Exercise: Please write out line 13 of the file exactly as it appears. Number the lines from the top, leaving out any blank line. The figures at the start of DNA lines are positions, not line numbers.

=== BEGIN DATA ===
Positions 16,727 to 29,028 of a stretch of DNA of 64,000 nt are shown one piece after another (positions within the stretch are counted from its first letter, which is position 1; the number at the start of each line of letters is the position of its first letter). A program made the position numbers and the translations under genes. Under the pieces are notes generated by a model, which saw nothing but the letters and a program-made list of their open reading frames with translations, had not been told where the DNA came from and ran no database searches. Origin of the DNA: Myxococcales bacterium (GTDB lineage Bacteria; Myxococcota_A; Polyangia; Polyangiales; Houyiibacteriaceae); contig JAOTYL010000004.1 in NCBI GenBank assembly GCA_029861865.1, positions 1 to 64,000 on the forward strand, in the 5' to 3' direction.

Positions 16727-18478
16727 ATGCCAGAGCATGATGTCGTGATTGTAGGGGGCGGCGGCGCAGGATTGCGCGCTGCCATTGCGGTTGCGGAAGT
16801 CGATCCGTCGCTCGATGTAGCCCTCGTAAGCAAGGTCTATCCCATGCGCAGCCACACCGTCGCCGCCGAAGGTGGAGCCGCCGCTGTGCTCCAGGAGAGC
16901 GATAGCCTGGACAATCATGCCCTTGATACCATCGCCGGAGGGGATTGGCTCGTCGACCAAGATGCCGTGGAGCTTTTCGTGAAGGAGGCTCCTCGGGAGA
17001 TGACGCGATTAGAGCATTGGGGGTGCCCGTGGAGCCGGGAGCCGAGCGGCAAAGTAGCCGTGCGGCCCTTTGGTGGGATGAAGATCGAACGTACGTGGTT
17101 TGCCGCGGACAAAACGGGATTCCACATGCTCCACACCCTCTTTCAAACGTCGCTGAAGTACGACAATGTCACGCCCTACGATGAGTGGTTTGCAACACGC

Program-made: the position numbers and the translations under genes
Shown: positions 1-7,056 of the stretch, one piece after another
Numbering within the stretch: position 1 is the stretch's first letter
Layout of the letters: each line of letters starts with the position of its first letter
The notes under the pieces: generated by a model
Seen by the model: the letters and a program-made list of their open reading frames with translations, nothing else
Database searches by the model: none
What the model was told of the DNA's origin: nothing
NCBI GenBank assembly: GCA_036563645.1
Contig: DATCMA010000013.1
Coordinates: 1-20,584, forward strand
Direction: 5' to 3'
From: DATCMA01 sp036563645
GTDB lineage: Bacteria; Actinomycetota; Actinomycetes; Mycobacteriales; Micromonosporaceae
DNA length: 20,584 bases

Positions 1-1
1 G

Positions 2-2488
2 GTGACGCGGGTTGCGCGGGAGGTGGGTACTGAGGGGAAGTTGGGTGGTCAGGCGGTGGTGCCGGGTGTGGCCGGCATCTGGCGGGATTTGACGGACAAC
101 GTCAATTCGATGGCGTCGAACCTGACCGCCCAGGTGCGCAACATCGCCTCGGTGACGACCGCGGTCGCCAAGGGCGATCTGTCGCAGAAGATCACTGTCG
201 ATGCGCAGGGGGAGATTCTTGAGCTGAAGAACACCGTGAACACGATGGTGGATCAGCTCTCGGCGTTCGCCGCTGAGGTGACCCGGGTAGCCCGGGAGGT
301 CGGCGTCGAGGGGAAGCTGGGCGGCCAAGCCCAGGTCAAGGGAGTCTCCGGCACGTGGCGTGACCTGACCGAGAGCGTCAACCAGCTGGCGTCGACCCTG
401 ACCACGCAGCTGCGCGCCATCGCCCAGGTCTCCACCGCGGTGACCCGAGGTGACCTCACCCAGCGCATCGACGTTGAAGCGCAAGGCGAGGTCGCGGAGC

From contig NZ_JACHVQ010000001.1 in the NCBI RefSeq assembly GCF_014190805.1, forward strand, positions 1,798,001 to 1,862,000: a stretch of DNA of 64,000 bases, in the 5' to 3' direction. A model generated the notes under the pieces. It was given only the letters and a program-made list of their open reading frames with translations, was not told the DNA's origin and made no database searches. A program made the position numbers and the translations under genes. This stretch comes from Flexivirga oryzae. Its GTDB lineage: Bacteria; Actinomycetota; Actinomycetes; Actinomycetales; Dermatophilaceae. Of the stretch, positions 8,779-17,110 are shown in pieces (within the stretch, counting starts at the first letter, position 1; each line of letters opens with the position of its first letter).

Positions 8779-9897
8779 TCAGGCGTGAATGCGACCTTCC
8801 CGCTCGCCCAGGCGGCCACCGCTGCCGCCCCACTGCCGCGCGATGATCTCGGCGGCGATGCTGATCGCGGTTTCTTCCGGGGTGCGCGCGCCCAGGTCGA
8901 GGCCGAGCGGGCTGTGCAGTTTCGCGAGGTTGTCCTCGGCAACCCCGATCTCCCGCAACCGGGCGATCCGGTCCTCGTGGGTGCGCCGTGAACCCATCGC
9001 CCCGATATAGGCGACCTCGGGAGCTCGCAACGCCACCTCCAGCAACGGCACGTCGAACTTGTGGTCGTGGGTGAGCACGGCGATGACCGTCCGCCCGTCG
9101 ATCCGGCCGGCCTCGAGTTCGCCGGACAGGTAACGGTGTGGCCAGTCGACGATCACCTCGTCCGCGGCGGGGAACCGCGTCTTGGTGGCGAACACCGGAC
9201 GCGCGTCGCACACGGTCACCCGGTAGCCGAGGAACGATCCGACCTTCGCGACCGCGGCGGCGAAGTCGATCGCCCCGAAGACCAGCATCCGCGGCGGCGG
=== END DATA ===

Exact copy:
Seen by the model: the letters and a program-made list of their open reading frames with translations, nothing else